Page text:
Knowledge at Wharton: What do you think has been the impact on the brand globally?
Ewing: It has hurt their reputation. You haven’t seen a collapse in sales. They’ve been pretty much flat the last couple of years, which is not solely a result of the scandal. It has to do with problems in certain markets like China or Brazil. But they have been losing some market share in Europe, which is still their core territory, and I think that’s a little alarming for Volkswagen because they’ve been the dominant car company in Europe. This seems to be chipping away at their dominance.
Knowledge at Wharton: We are in a unique time where automakers are having recalls seemingly every week. What do you think is the mindset of the industry right now as they deal with evolving technology?
Ewing: You put your finger on exactly the challenge that’s facing the auto industry right now because they know that they are going to have new challengers out of Silicon Valley. You’ve already got Tesla, you’ve got Uber and Google working on self-driving cars, and they actually have a lot more money than the traditional automakers. They’re worth more on the stock market. All of the car companies know this and are trying to adjust to it, but they’re spending money on recalls or legal settlements and fines and so on that’s taking away from money from research and development.
Knowledge at Wharton: Maybe the most important part for American consumers who thought they bought these clean diesel vehicles is that a trust was broken. How does Volkswagen get past that?
Ewing: That was one of the big mistakes they made. Not only did they have this illegal software, but they spent a lot on advertising convincing people that this was clean diesel. You had a lot of people who were environmentally conscious who thought they were driving a clean car. I’m not sure it’s even possible for Volkswagen to get those people back. I get emails from them all of the time. People are so upset. I really don’t know a strategy that is going to win back those customers. I think Volkswagen has to find a new strategy in the United States.
Knowledge at Wharton: There is a historic element to this, which you bring out in the book, that there were some signs that the company was leading up to this. It goes back to VW’s relationship with Germany during the time of Adolf Hitler.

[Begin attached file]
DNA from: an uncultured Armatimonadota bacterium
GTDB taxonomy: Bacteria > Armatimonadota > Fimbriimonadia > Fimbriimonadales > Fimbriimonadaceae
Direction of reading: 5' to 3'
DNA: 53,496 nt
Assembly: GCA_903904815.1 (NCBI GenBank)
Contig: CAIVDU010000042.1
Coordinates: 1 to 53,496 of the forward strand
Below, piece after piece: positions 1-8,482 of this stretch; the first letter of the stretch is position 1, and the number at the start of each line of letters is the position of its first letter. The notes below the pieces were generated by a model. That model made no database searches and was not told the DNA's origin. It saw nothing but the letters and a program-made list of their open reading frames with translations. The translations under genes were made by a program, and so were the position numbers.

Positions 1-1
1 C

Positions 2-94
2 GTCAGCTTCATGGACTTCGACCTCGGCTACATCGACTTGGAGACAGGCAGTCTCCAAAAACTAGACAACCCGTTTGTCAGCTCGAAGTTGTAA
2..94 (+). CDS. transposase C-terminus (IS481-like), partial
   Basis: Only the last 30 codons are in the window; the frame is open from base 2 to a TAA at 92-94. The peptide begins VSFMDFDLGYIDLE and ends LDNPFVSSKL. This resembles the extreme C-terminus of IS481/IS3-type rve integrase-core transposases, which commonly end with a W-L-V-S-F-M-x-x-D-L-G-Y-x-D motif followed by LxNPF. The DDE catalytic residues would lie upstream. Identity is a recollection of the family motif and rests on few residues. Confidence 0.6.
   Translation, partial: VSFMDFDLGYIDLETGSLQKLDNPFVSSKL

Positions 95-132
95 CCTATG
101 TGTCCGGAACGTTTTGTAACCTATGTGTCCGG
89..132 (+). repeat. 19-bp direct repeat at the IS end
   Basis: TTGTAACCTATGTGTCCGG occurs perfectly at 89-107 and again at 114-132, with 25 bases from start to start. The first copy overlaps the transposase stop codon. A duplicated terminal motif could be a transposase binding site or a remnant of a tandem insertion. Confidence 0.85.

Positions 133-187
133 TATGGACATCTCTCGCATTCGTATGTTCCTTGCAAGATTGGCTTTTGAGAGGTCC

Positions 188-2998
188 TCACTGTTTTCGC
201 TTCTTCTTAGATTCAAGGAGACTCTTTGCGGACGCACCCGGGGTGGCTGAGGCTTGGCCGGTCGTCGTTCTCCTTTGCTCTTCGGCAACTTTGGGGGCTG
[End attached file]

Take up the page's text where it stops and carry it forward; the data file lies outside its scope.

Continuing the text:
Ewing: It was originally a Nazi propaganda project — the Beetle, the people’s car, was supposed to make it possible for every German to own a car. That never happened until after the war, but that was the origin of the company. I wouldn’t say you can drive a straight line to what is happening now, but later on you did have a number of scandals: a corporate espionage scandal, labor bribery scandal. What was notable was that after all of these scandals there really wasn’t any reform, no real wholesale culture change. Employees would get the impression that as long as you don’t get caught, the stuff is Okay.
Knowledge at Wharton: As you alluded to, there are so many legal loopholes that these automakers can get around in other places that they can’t in the U.S.
Ewing: One of the things that I think this scandal has taught a lot of people, including me, is that in Europe there was a bit of a holier-than-thou attitude, a feeling they were more environmentally virtuous than the United States. But the scandal has shown there was no real enforcement in Europe where there was in the United States.
“They see emissions as just a cost with no consumer benefit.”
Knowledge at Wharton: Is the German government starting to think differently about this?
Ewing: Not just in Germany but throughout the European Union there’s now a big debate. I should mention that diesel accounts for 50% of the cars on the road in Europe. It’s a very popular technology. People are realizing that it’s not as clean as it was advertised. Basically, all of the cars pollute more than they’re supposed to. You see that in big cities in Europe like Paris or Barcelona, where the levels of pollution are much, much higher than they should be if the cars were as clean as advertised. You’re seeing a backlash against that.
Knowledge at Wharton: How much impact was there on the Audi division? Audi is seen as a more technologically advanced vehicle than the VW.
Ewing: Well, they share a lot of parts. The whole Volkswagen business model is they use the same platforms, the same components in lots of different brands. The software that they used was invented by Audi and then adapted for Volkswagen. It seems like so far, Audi has not been hurt as badly for whatever reason. The Audi cars had also illegal software in them, and Audi separately had to pay a pretty substantial settlement in the United States. But in consumer’s minds it seems to be a Volkswagen story, and you’re not seeing as big of an impact on Audi sales.